Lie of the Land (3 stars)

This article is from 2008.

Lie of the Land

Two go mad in the countryside

Him and Her move to the country on her family’s money. Mostly. He contributed, though. He’s not as rich as her, rather lacks her breeding. But he’s kind, and she is trying to civilise him. The important thing is, it’s their house. All theirs. Away from the city, its terrorism, its rat race. Their large house by the sea.

This sharp little two-hander by award-winning playwright Torben Betts is semi-autobiographical, based on Betts and his wife’s efforts to leave London and live off the land. Perhaps this explains the disparity in the relationship at its centre. Neal Barry’s tender-hearted cockney Him, throwing himself into digging potatoes, plays to the audience’s sympathies, while Nia Gwynne’s shrill Her is never allowed to evolve beyond comedy Sloane archetype. Anything noble in their intentions to escape ‘the system’ is undermined from the start by their Thatcherite obsession with property ownership.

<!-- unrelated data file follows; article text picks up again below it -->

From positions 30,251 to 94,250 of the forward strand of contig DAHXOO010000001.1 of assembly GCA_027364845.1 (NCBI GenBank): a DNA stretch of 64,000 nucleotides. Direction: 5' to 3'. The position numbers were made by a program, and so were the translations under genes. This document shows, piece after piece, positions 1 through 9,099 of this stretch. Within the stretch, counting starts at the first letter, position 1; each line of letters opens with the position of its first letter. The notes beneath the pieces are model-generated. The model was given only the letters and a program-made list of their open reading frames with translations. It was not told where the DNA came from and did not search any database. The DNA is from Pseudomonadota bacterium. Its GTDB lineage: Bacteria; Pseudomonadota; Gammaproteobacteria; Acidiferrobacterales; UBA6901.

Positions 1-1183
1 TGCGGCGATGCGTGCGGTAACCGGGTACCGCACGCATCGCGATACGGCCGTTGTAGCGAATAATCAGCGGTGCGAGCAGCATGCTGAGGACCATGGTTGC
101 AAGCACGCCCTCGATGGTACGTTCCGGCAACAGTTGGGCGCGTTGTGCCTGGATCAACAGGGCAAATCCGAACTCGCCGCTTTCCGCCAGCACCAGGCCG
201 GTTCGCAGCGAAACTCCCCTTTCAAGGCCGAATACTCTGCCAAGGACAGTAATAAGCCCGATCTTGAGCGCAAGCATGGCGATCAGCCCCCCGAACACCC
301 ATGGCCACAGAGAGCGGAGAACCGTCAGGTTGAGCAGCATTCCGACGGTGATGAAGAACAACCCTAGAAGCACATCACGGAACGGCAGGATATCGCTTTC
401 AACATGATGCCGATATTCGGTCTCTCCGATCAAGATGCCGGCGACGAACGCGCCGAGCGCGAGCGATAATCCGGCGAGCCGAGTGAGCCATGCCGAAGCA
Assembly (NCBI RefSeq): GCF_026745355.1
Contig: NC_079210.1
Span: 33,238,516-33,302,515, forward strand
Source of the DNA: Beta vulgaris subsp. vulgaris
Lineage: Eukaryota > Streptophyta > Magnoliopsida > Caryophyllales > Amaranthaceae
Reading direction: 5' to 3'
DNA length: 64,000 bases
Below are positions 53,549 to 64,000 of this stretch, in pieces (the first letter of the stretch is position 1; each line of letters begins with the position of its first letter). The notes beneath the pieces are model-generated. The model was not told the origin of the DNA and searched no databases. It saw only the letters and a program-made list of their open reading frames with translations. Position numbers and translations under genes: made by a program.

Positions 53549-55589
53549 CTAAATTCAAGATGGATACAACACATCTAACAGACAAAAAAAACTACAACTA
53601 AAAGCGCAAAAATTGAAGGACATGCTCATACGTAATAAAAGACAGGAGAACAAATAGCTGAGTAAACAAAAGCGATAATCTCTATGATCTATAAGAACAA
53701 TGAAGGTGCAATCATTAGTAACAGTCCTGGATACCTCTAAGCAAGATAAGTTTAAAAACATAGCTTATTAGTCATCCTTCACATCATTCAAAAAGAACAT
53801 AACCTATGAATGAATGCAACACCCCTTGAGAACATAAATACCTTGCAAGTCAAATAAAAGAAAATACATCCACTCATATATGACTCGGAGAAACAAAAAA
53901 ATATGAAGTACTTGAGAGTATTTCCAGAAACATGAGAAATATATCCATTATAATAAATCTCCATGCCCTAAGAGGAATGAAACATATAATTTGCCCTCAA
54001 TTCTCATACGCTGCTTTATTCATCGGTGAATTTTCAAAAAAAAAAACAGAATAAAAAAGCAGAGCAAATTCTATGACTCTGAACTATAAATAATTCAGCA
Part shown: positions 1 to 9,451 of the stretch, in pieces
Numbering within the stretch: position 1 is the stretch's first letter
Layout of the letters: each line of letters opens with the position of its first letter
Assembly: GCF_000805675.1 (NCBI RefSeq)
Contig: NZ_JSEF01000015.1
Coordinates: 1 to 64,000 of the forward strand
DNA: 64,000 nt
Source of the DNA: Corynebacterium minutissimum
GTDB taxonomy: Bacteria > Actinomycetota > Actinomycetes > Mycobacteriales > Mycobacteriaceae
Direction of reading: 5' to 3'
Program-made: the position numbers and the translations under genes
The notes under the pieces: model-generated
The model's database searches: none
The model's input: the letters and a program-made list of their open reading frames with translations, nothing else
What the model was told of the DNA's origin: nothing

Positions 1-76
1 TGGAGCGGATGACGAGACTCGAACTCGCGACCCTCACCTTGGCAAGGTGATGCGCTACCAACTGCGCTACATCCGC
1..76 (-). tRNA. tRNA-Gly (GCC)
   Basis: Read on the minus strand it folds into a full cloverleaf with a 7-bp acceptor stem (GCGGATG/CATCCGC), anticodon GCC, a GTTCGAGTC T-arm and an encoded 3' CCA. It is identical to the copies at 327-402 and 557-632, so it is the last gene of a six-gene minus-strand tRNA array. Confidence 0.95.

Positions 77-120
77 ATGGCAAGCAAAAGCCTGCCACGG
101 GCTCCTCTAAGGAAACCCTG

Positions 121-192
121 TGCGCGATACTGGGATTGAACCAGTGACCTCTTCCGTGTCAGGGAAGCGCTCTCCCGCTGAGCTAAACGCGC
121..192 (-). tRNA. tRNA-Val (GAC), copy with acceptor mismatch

There’s some beautiful wordplay here, but like the stupendously mismatched couple at its centre, the play never looks much beyond its own London-y navel. With characters played so blatantly for laughs, when the pressures of isolated co-dependency deteriorate, inevitably, into mental strain, it’s difficult to take them seriously.

Pleasance Courtyard, 556 6550, until 25 Aug, 12.30pm, £8.50–£9.50 (£7–£8).

The Lie of the Land

  • 3 stars

Sharp little two-hander about a yuppie couple trying to relocate to the countryside. There's a lot of beautiful writing here, but the characters are played so blatantly for laughs that it's difficult to take their neuroses seriously, and the whole thing never looks much beyond its own Londony navel. 'Part of the Edinburgh…

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